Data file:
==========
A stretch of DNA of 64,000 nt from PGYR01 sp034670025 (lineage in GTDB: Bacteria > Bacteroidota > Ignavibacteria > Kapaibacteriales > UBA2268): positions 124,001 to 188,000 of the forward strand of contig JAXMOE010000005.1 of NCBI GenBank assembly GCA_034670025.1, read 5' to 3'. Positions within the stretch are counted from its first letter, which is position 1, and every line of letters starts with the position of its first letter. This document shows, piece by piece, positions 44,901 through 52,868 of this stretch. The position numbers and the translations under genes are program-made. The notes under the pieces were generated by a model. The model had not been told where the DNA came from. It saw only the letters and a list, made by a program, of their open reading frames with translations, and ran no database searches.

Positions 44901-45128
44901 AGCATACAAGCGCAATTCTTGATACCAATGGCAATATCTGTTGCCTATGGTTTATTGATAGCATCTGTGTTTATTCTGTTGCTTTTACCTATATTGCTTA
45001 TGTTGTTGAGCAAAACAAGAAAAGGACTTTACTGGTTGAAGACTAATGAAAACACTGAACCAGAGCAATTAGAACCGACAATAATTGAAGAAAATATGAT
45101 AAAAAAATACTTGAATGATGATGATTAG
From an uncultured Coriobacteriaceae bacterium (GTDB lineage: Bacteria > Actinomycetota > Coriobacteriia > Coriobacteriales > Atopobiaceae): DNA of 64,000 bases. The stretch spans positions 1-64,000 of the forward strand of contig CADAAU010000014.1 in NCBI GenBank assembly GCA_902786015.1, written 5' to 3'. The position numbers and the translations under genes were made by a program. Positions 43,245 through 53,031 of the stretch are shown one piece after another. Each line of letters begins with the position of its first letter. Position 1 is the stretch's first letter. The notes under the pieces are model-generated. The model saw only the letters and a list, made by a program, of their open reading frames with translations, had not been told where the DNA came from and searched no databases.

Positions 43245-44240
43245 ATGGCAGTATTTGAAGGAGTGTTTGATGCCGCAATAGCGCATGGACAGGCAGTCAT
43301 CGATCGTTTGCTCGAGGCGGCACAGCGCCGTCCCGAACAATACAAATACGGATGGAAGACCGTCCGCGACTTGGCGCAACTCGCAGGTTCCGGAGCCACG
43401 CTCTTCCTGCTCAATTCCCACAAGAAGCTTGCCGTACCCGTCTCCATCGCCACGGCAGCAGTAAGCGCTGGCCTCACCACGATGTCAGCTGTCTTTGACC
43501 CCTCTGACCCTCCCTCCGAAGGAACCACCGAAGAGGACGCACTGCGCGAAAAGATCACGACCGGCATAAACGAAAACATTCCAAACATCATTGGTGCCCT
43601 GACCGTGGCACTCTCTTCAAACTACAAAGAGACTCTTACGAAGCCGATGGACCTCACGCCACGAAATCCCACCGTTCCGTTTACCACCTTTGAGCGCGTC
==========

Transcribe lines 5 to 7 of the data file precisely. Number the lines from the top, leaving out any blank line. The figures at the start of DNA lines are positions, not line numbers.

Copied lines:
45101 AAAAAAATACTTGAATGATGATGATTAG
From an uncultured Coriobacteriaceae bacterium (GTDB lineage: Bacteria > Actinomycetota > Coriobacteriia > Coriobacteriales > Atopobiaceae): DNA of 64,000 bases. The stretch spans positions 1-64,000 of the forward strand of contig CADAAU010000014.1 in NCBI GenBank assembly GCA_902786015.1, written 5' to 3'. The position numbers and the translations under genes were made by a program. Positions 43,245 through 53,031 of the stretch are shown one piece after another. Each line of letters begins with the position of its first letter. Position 1 is the stretch's first letter. The notes under the pieces are model-generated. The model saw only the letters and a list, made by a program, of their open reading frames with translations, had not been told where the DNA came from and searched no databases.

Positions 43245-44240